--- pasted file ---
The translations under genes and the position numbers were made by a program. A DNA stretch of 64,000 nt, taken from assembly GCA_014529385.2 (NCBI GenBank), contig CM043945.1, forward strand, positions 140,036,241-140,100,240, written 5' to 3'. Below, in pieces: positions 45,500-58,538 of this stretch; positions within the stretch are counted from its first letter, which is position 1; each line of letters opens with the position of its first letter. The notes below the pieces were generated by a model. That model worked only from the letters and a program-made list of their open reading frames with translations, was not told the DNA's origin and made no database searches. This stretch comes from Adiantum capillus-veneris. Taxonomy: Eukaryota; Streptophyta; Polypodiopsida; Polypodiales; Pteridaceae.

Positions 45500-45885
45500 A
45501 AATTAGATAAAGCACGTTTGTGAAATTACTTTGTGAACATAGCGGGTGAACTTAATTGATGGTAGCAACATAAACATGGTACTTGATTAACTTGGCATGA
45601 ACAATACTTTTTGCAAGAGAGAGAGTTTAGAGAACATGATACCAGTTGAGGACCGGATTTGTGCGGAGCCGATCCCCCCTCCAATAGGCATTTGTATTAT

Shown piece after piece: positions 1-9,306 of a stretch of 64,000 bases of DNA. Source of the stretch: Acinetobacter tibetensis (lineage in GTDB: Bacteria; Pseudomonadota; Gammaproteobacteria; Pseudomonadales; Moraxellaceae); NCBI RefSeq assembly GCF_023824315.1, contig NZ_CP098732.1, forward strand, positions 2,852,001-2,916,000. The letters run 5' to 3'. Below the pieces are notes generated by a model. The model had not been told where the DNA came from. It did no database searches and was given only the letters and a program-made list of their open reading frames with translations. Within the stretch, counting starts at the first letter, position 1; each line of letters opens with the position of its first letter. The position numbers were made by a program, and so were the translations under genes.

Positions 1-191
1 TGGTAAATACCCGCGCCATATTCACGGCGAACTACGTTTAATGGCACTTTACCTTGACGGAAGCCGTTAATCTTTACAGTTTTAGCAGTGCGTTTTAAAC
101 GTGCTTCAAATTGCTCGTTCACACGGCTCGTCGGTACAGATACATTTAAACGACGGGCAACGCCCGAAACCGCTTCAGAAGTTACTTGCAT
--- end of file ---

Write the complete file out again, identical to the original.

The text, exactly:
The translations under genes and the position numbers were made by a program. A DNA stretch of 64,000 nt, taken from assembly GCA_014529385.2 (NCBI GenBank), contig CM043945.1, forward strand, positions 140,036,241-140,100,240, written 5' to 3'. Below, in pieces: positions 45,500-58,538 of this stretch; positions within the stretch are counted from its first letter, which is position 1; each line of letters opens with the position of its first letter. The notes below the pieces were generated by a model. That model worked only from the letters and a program-made list of their open reading frames with translations, was not told the DNA's origin and made no database searches. This stretch comes from Adiantum capillus-veneris. Taxonomy: Eukaryota; Streptophyta; Polypodiopsida; Polypodiales; Pteridaceae.

Positions 45500-45885
45500 A
45501 AATTAGATAAAGCACGTTTGTGAAATTACTTTGTGAACATAGCGGGTGAACTTAATTGATGGTAGCAACATAAACATGGTACTTGATTAACTTGGCATGA
45601 ACAATACTTTTTGCAAGAGAGAGAGTTTAGAGAACATGATACCAGTTGAGGACCGGATTTGTGCGGAGCCGATCCCCCCTCCAATAGGCATTTGTATTAT

Shown piece after piece: positions 1-9,306 of a stretch of 64,000 bases of DNA. Source of the stretch: Acinetobacter tibetensis (lineage in GTDB: Bacteria; Pseudomonadota; Gammaproteobacteria; Pseudomonadales; Moraxellaceae); NCBI RefSeq assembly GCF_023824315.1, contig NZ_CP098732.1, forward strand, positions 2,852,001-2,916,000. The letters run 5' to 3'. Below the pieces are notes generated by a model. The model had not been told where the DNA came from. It did no database searches and was given only the letters and a program-made list of their open reading frames with translations. Within the stretch, counting starts at the first letter, position 1; each line of letters opens with the position of its first letter. The position numbers were made by a program, and so were the translations under genes.

Positions 1-191
1 TGGTAAATACCCGCGCCATATTCACGGCGAACTACGTTTAATGGCACTTTACCTTGACGGAAGCCGTTAATCTTTACAGTTTTAGCAGTGCGTTTTAAAC
101 GTGCTTCAAATTGCTCGTTCACACGGCTCGTCGGTACAGATACATTTAAACGACGGGCAACGCCCGAAACCGCTTCAGAAGTTACTTGCAT